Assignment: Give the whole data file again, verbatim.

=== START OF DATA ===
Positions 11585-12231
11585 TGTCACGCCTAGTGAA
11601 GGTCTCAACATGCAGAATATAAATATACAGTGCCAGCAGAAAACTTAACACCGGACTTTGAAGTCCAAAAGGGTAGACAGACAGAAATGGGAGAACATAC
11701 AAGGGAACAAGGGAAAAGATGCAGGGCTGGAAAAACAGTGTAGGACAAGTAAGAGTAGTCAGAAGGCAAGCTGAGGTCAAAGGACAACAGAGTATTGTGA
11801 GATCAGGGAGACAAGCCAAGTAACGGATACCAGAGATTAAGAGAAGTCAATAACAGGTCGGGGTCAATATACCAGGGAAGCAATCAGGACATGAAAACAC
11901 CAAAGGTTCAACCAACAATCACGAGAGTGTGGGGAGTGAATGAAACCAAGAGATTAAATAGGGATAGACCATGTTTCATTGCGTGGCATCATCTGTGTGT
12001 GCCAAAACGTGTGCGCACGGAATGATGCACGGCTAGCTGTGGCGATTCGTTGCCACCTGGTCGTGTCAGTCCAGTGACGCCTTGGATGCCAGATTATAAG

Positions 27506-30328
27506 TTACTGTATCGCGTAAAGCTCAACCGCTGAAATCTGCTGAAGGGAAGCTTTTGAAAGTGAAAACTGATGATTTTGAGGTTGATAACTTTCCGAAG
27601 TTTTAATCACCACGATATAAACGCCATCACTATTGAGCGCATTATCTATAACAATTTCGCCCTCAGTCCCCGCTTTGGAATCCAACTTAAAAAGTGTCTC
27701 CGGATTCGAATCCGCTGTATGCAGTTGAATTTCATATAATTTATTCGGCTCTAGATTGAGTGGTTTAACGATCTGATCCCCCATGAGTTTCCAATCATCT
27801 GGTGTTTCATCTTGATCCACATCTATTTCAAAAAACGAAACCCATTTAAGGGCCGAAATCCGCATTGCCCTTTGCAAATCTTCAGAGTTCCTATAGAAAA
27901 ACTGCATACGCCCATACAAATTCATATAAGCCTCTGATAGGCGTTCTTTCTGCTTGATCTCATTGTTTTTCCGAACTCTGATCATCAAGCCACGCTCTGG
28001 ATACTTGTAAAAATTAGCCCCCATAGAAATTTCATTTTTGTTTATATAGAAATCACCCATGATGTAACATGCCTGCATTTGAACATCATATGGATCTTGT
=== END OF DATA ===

Positions 11585-12231
11585 TGTCACGCCTAGTGAA
11601 GGTCTCAACATGCAGAATATAAATATACAGTGCCAGCAGAAAACTTAACACCGGACTTTGAAGTCCAAAAGGGTAGACAGACAGAAATGGGAGAACATAC
11701 AAGGGAACAAGGGAAAAGATGCAGGGCTGGAAAAACAGTGTAGGACAAGTAAGAGTAGTCAGAAGGCAAGCTGAGGTCAAAGGACAACAGAGTATTGTGA
11801 GATCAGGGAGACAAGCCAAGTAACGGATACCAGAGATTAAGAGAAGTCAATAACAGGTCGGGGTCAATATACCAGGGAAGCAATCAGGACATGAAAACAC
11901 CAAAGGTTCAACCAACAATCACGAGAGTGTGGGGAGTGAATGAAACCAAGAGATTAAATAGGGATAGACCATGTTTCATTGCGTGGCATCATCTGTGTGT
12001 GCCAAAACGTGTGCGCACGGAATGATGCACGGCTAGCTGTGGCGATTCGTTGCCACCTGGTCGTGTCAGTCCAGTGACGCCTTGGATGCCAGATTATAAG

Positions 27506-30328
27506 TTACTGTATCGCGTAAAGCTCAACCGCTGAAATCTGCTGAAGGGAAGCTTTTGAAAGTGAAAACTGATGATTTTGAGGTTGATAACTTTCCGAAG
27601 TTTTAATCACCACGATATAAACGCCATCACTATTGAGCGCATTATCTATAACAATTTCGCCCTCAGTCCCCGCTTTGGAATCCAACTTAAAAAGTGTCTC
27701 CGGATTCGAATCCGCTGTATGCAGTTGAATTTCATATAATTTATTCGGCTCTAGATTGAGTGGTTTAACGATCTGATCCCCCATGAGTTTCCAATCATCT
27801 GGTGTTTCATCTTGATCCACATCTATTTCAAAAAACGAAACCCATTTAAGGGCCGAAATCCGCATTGCCCTTTGCAAATCTTCAGAGTTCCTATAGAAAA
27901 ACTGCATACGCCCATACAAATTCATATAAGCCTCTGATAGGCGTTCTTTCTGCTTGATCTCATTGTTTTTCCGAACTCTGATCATCAAGCCACGCTCTGG
28001 ATACTTGTAAAAATTAGCCCCCATAGAAATTTCATTTTTGTTTATATAGAAATCACCCATGATGTAACATGCCTGCATTTGAACATCATATGGATCTTGT